EU Finance Minister Hans Eichel met his European colleagues in Luxemburg Monday to discuss high oil prices. But with a new government preparing to take its seat in Berlin, the powwow was perhaps Eichel's last.
Has time run out for Finance Minister Hans Eichel?
Euro-zone finance ministers met Monday to discuss ways to control the economic damage from raging world oil prices. But during the course of the day it became clear that Germany -- the euro-zone’s largest economy -- would be sending a new representative to future meetings.
The daily Hannoversche Allgemeine Zeitung reported on Monday that Eichel had been told he would not be asked to keep his cabinet post under the newly agreed “grand coalition” government of Christian Democrats and Social Democrats. Names of possible replacements are currently being bandied about, including North Rhine Westphalia SPD party chief Jochen Dieckmann.
As for Eichel, the end of his tenure comes after nearly six years of headline-making controversy. He replaced Oskar Lafontaine as finance minister in April 1999, promising to decrease the federal deficit. But he will leave his job with an overall budget deficit of some 1.45 billion euros ($1.77 trillion) – the largest in German postwar history.
Out with the D-Mark, in with the euro
Eichel’s exit reflects not only the change of government, but the longstanding dissatisfaction of SPD leadership with his results. The man responsible for Germany’s budget made frequent negative headlines for his supposed cost-cutting lists and an inability to meet EU budget criteria aimed at keeping the euro stable, which call for member states to keep their budget deficits below 3 percent of gross domestic product.
Yet despite putting into place measures that were unpopular with the public, but deemed necessary by experts -- including overseeing reforms which reduced some welfare benefits -- the country’s financial woes seem only to grow.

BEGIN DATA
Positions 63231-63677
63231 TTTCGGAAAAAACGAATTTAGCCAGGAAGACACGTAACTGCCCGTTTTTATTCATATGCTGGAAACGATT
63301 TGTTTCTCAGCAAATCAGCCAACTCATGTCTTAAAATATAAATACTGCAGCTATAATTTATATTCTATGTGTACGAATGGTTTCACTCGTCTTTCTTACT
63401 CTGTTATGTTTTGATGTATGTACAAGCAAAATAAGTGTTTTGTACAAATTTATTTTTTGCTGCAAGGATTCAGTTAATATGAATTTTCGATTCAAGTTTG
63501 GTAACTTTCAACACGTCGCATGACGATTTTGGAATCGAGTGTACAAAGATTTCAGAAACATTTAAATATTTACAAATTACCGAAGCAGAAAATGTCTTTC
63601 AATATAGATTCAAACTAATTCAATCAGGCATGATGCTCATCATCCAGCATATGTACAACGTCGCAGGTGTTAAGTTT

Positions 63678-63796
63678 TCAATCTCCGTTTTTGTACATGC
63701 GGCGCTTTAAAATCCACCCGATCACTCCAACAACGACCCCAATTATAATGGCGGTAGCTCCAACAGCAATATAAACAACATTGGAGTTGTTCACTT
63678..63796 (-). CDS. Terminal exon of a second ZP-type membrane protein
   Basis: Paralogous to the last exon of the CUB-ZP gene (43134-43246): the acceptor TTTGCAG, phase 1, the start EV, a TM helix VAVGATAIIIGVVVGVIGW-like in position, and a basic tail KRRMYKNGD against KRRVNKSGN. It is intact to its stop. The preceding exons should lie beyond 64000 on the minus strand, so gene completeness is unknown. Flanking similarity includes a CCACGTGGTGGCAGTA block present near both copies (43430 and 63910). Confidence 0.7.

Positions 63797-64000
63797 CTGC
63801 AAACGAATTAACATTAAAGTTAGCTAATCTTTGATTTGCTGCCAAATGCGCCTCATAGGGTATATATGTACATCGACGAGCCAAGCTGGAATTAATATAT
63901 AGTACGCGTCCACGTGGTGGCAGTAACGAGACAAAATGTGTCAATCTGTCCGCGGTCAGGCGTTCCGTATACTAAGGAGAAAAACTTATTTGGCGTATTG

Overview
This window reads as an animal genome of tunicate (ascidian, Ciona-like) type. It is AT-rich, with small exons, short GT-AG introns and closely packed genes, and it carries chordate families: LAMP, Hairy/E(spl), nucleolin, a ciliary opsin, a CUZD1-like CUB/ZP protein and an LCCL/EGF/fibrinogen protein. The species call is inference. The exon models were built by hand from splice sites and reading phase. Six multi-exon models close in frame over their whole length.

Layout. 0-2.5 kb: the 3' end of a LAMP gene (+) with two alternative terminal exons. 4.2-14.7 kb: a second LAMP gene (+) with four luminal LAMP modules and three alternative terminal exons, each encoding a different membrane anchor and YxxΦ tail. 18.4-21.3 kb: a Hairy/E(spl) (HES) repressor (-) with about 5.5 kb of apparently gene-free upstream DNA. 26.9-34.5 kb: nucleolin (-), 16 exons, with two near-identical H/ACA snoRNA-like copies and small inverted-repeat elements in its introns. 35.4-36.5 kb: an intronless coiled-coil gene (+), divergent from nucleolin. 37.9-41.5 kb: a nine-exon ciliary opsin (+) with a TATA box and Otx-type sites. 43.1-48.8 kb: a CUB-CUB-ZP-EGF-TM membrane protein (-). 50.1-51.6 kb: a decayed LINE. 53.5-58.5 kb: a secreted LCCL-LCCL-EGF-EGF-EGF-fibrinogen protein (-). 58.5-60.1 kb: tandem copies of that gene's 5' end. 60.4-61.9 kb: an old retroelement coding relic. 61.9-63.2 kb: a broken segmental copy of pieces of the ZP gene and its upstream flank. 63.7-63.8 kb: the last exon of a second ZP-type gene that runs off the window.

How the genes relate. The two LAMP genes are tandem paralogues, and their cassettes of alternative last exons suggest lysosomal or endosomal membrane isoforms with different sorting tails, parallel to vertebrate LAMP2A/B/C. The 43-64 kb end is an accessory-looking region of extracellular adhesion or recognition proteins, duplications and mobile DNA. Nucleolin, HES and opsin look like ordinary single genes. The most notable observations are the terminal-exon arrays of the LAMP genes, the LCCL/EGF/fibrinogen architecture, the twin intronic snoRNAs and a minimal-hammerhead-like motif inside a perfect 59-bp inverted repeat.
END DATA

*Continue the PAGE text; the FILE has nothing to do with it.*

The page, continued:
Eichel always tried to put positive spin on dismal statistics, but in May he admitted it was becoming "more and more difficult" to bring the deficit back within EU stability limits. Germany has been in breach of the three-percent limit for the past three years.
Taxes, budget cuts, reforms
The problem for the government is that slow growth and high unemployment continue to tear big holes in the public finances. The country suffers from double-digit jobless rates, and growth continues to hover between minus 0.2 percent and 1.6 percent. The annual budget for 2006 shows a 54 billion euro deficit, in an overall budget of 256.5 billion euros.
Among Eichel’s legacies are a three-tiered income-tax reform aimed at helping individuals and small businesses, as well as a much debated “eco-tax” which raised gasoline prices in order to support public retirement funds. His tenure also saw the implementation Hartz IV, a scaled-down -- but nonetheless controversial -- set of reforms aimed at trimming Germany’s generous social welfare benefits.
One of Eichel’s earliest tasks was leading Germany through the switch from its national currency, the deutschmark, to the euro. The official switch took place on Jan. 1, 2002. Among his last jobs is trying to slow the currency's continuing rise against the dollar, since he believes a euro which is too strong can stunt economic growth in Europe.